Why Robin Williams' suicide touched me so deeply

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Robin Williams, the comedian who could also put poise and power into his dramatic roles, has died at the age of 63 after an apparent suicide by asphyxiation according to Huffington Post.

The actor had battled severe depression, and substance abuse and was in rehab just a few months ago.

Now, if you’re a millennial like me, you’ll be especially sad. Robin Williams was part of so many of our childhoods. He was the smooth-talking Genie in Aladdin. The man who was willing to dress up like an old British nanny in Mrs Doubtfire. The teacher who told us all to “Carpe diem! Seize the day!” in Dead Poets Society. The grown man who was actually a little boy in Jack. And the accountant who forgot he was Peter Pan in Hook.

One of my earliest memories is laughing uncontrollably at this scene in Mrs Doubtfire with my siblings where he’s cleaning house to Aerosmith’s Dude Looks Like A Lady. It was happy-making. A sequel to the movie was being planned for 2015.

So how does a man who seems so happy, who could make millions of people laugh by just being himself go through 63 years of life and then give up?

Many of Robin’s characters were zany, manic, or over the top, but the actor said this was only ever something he did for the sake of the character while his depression was more personal. He was never diagnosed with clinical depression or as being bipolar, but the actor did admit to feeling “sad” and it hitting him hard.

But there were other demons that Robin faced. After 20 years of sobriety, he started drinking again in 2006. He went back to rehab after realising that he needed help. He also recently entered rehab in 2014 to “fine-tune and focus on his continued commitment” to staying sober, as one of his reps said to TIME .

So maybe it was all just too much? Maybe the sadness hit him too hard. Maybe those demons all caught up with him. Maybe he thought the world would be a better place without him because he didn’t understand that the world was a great place with him in it.

But we’ll never really know. Because the only person who really knew any of this was Robin. And he’s gone now. It doesn’t matter if he left a note, or recorded a video – his loved ones will never really be able to wrap their heads around all of this.

I don’t think I ever will after my stepfather committed suicide 3 months ago.

My stepfather was a happy man. At least, he seemed that way. He was always willing to crack a joke, or tell you a story. He couldn’t wait for my mother and I to get home at night when he would chat for ages about what was going on in the world (he just loved talking about the Oscar trial. It really interested him), or what wasn’t happening in the world.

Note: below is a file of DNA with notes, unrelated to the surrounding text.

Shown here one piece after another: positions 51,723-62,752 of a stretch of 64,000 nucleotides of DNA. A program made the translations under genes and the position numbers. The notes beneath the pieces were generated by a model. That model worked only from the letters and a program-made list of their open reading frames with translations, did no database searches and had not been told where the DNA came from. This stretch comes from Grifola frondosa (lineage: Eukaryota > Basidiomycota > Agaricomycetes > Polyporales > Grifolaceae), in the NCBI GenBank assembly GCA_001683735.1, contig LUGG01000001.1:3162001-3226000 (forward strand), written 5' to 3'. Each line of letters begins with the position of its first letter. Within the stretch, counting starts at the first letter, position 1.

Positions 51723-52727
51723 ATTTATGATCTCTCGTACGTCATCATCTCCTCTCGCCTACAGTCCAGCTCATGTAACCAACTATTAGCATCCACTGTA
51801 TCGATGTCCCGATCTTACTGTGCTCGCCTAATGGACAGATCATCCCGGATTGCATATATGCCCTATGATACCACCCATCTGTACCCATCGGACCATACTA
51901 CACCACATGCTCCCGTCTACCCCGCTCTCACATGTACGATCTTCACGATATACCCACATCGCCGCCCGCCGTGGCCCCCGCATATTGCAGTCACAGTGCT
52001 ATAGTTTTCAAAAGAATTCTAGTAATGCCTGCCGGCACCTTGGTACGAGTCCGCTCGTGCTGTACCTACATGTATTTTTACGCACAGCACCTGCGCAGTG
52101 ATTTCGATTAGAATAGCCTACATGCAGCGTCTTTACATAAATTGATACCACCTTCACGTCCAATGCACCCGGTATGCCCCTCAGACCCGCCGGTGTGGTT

He would tell stories about District Six (where he grew up with my mom), and all the naughty things he did as a kid. He told us about living in PE where he moved after he got married to another woman. He told me that my mother was “the one that got away” and he was so happy to be with her even if he had to wait 40 years for it to happen.

I remember waking up in the morning to hear him singing in the bathroom, or making my mother laugh so loud I thought the neighbours could hear her. Or him dancing around the living room. Having a little bit too much to drink at his birthday party and giggling at himself.

I never thought he was depressed. I didn’t see it coming.

Then, I needed to go on a trip for work. He drove me to the airport. On the way in the car, he was a bit more quiet than usual, but I didn’t think much of it. I didn’t know this would be the last time I would see him alive.

The next evening, my mother came to fetch me. We arrived home and brought my bags inside. After a few minutes, my mom needed to go around back to pull in the car and I needed to throw something away.

It was dark. We didn’t see him at first. But then I heard my mother shout. I turned around and there he was hanging from the burglar bars in our backyard. The chair he had jumped from lay kicked over to one side.

I ran inside to get a knife. My mother held her husband’s body while I cut him down, but it was already too late. He was gone. Dead.

There was no note. We suspect he burned it along with a few other things. But even that couldn’t have made this less uneasy to deal with.

He and my mom were married for less than a year. In fact, his funeral was the day before their first anniversary.

He also left behind 3 children and an ex-wife who also have no idea why he chose to do this.

But he did.

And now we’re all left to try and pick up the pieces and figure them out on our own. I just wish I could have done something.

If you or if you think someone you know and love might be suicidal, call SADAG and talk to a trained counsellor

0800 21 22 23  (8am to 8pm)

0800 12 13 14  (8pm to 8am)

Or SMS 31393

Follow Carmen on Twitter.


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